Meeting Mr. Cub
“i DOn’T LikE THE LOOkS OF THiS,” i said to the person sitting
across from me as we waited for the flight from Laguardia to Asheville—the last flight out that Wednesday evening.
It was 20 minutes past boarding time,
and the gate agent had just announced
that the aircraft had a mechanical
problem. After she announced that the
problem was serious—and, finally, that
the flight was canceled—I was forced to
rebook on an early-morning flight the
Seasoned travelers (I’m not one)
might argue that this happens all the
time and tell me to just roll with the
The problem was, I previously had
booked a flight from Asheville to Chicago on Thursday afternoon. I was meeting
my wife in Chicago for her daughter’s
wedding shower on Saturday, and I badly
needed a haircut before we met the new
in-laws. I already had packed a separate
bag for that trip, and it was waiting in my
car at the airport. But a planned morning
haircut was no longer possible. As it happened, I had just enough time to get the
second bag out of my car before dashing
back into the airport to catch my Chicago
Nancy and I found each other at
O’Hare baggage claim and went to a
downtown hotel where the concierge
made a Friday-morning appointment
for me with a nearby barber. When I entered the barber shop at the appointed
time I noticed autographed pictures of
Chicago celebrities and sports legends
everywhere. Directly across from me as
I sat in the barber’s chair was a picture of
Ernie Banks, Mr. Cub, who had written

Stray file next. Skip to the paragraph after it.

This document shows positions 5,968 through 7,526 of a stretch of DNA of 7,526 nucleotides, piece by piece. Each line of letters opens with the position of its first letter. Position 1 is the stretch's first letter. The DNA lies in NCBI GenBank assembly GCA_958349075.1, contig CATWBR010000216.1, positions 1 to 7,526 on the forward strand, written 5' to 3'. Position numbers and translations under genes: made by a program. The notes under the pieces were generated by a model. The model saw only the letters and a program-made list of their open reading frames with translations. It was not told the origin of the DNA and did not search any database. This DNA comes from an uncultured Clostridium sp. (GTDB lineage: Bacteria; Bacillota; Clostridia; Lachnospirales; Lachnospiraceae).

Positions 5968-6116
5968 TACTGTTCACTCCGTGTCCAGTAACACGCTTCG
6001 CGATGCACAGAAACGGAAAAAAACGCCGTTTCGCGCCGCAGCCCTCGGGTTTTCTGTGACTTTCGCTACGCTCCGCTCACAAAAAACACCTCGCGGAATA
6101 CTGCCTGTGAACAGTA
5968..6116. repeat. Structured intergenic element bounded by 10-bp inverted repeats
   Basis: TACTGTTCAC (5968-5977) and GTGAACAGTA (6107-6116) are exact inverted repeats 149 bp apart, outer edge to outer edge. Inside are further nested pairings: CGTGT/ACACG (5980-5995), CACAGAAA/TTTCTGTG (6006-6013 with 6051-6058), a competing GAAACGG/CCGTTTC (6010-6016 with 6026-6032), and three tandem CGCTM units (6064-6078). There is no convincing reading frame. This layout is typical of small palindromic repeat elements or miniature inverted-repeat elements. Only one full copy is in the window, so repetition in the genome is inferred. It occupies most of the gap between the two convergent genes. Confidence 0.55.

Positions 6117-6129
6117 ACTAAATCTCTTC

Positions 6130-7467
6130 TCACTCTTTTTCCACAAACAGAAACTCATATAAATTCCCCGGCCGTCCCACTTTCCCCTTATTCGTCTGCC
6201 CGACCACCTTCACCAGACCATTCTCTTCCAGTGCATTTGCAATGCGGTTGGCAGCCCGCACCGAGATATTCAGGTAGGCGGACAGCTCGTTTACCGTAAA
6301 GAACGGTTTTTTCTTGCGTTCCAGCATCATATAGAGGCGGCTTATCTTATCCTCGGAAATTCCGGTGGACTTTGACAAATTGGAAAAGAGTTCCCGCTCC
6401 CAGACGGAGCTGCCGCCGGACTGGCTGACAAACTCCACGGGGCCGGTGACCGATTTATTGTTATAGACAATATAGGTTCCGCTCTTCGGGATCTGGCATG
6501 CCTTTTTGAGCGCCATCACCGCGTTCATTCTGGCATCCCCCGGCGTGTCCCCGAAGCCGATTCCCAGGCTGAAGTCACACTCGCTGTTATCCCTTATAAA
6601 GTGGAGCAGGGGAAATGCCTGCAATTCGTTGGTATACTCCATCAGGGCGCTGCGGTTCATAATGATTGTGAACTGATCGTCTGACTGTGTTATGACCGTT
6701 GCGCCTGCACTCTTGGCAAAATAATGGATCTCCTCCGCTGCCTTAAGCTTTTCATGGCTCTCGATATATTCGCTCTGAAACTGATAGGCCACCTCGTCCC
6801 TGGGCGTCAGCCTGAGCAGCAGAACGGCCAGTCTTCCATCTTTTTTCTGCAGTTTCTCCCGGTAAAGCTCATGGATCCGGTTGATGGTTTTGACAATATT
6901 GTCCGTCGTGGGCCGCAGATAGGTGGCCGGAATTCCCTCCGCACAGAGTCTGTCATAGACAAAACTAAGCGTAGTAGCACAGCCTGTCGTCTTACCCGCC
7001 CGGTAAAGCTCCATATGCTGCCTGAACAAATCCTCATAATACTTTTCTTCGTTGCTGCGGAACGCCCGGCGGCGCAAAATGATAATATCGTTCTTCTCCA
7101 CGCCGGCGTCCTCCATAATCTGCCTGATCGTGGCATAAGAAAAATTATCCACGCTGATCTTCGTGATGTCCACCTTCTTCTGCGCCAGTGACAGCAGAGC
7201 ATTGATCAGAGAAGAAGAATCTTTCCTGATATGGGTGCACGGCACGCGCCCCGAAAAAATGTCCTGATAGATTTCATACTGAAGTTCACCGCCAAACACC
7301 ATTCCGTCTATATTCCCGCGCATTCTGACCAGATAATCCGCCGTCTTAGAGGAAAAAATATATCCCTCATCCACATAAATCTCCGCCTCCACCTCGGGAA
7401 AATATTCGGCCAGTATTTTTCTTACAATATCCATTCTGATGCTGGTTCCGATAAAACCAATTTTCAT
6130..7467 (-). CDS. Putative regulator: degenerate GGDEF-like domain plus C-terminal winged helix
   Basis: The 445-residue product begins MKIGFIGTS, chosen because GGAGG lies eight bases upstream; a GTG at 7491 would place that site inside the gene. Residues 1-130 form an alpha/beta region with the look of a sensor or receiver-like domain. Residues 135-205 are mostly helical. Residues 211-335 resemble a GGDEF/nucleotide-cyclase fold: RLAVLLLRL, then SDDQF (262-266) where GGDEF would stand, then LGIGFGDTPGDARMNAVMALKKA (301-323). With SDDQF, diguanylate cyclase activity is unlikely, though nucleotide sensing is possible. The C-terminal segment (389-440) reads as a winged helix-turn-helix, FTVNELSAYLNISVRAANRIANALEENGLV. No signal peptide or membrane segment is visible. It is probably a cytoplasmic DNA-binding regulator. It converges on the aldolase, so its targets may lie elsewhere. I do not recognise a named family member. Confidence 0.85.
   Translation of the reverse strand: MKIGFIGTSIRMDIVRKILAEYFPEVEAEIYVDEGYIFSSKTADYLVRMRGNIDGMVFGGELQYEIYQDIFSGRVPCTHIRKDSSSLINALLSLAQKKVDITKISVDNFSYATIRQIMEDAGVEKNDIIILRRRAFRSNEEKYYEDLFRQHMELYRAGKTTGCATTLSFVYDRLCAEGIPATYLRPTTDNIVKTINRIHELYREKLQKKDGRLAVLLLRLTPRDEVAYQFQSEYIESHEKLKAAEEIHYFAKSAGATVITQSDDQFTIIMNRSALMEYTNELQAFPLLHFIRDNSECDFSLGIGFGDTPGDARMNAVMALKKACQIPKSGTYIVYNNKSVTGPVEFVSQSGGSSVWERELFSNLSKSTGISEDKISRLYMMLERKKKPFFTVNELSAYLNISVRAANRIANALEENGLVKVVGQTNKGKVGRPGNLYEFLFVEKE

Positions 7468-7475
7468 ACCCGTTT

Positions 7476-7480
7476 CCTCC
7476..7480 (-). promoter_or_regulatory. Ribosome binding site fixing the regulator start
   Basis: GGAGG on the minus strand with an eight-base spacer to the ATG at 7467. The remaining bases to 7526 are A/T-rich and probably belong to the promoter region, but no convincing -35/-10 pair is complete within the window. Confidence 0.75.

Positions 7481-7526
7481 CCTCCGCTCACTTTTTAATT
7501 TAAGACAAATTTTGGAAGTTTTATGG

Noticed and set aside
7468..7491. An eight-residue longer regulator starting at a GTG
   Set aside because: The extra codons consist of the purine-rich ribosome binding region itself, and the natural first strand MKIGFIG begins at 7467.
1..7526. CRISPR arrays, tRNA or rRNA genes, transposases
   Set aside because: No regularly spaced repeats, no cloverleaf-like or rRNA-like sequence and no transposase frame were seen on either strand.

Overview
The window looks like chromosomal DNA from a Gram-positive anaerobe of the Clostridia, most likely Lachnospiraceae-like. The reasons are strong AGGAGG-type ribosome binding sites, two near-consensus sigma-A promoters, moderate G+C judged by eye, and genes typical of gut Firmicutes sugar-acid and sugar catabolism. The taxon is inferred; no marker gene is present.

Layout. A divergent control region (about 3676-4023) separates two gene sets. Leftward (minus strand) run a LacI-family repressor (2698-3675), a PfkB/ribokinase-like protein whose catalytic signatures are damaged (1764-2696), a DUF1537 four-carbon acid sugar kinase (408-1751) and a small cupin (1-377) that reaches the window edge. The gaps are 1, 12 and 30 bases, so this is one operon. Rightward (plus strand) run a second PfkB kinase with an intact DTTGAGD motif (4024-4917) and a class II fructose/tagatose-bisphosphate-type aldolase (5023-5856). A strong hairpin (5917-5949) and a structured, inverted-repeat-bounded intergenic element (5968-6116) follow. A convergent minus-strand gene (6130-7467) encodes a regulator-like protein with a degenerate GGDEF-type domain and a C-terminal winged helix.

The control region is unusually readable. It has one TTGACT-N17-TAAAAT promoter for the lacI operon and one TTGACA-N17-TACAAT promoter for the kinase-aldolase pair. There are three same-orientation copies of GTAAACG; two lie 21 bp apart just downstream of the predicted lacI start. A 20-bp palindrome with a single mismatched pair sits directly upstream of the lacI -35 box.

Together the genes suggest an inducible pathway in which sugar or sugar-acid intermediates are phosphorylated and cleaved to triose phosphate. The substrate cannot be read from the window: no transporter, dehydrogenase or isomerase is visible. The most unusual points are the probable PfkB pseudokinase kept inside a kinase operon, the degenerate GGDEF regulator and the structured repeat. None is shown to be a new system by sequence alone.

some kind words to the barber about his
haircut. I was sitting in the same chair in
which my boyhood hero had sat! As the
barber cut my hair, I talked incessantly
about watching Banks play in Wrigley
Field when I was young. When the barber asked me if I’d like to meet “Mr.
Banks,” who was scheduled to come in
for a haircut later in the day, I jumped at
When the barber introduced me to
Banks, I was stunned to discover that
while he had recently celebrated his 80th
birthday, his eyes twinkled, his handshake was firm, and his voice was clear
“Let’s play three,” I said—riffing on
Banks’ signature phrase from his playing days.
“Let’s play two,” Banks corrected
As Banks settled into the same chair
I had occupied earlier, we talked briefly
about baseball and the Cubs before he
changed the topic and described how
the shaky economy was affecting people.
Banks said that prosperity and poverty
couldn’t exist alone—that they were two
sides of the same coin.
Abruptly, he asked me what I was do-
ing. I said I was retired and did what I
wanted when I wanted—things like golf-
ing and hiking. Banks was insistent: “But
what do you do?”
Suddenly, I understood his question.
I mumbled something about volunteer
work for my profession and for the development where we live. Banks jumped
on my response like it was a 3-0 fastball
with the bases loaded and the Cubs down
“But what are you doing?” he insisted.
I mentioned supporting the United Way,
the Actuarial Foundation, and other selected charities. Banks was having none
“Do you have a foundation?” he asked.
I assured him that I was not wealthy
enough to have a foundation. He repeated his question: “So what are you doing?”
Banks always wanted the bat in his
hands when the game was on the line. He
apparently hasn’t changed since he retired from baseball. Only now, he wants
to be a game changer in a larger context.
I’ve thought about our discussion
several times in the ensuing months, particularly the circumstances surrounding
■ ■ The rescheduling of my New York
meeting to the day before I was to fly
to Chicago and the subsequent flight
cancellation that forced me to fly
home on Friday, missing my haircut
■ ■ Our staying in the one Chicago hotel (of several hundred in the city) in
which the concierge could set me up
with the same barber as Ernie Banks;
■ ■ Ernie Banks being slotted for a haircut on the same day as me, only two
In the absence of any one of these elements, Banks wouldn’t have been asking
me what I was doing. Was it synchron-icity, as Deepak Chopra might suggest?
What was Banks—or the universe—
trying to tell me?
By the way—what are you doing?
ROBERT J. RIETZ, a member of the
Academy, is retired from Deloitte
Consulting LLp. He lives near Asheville,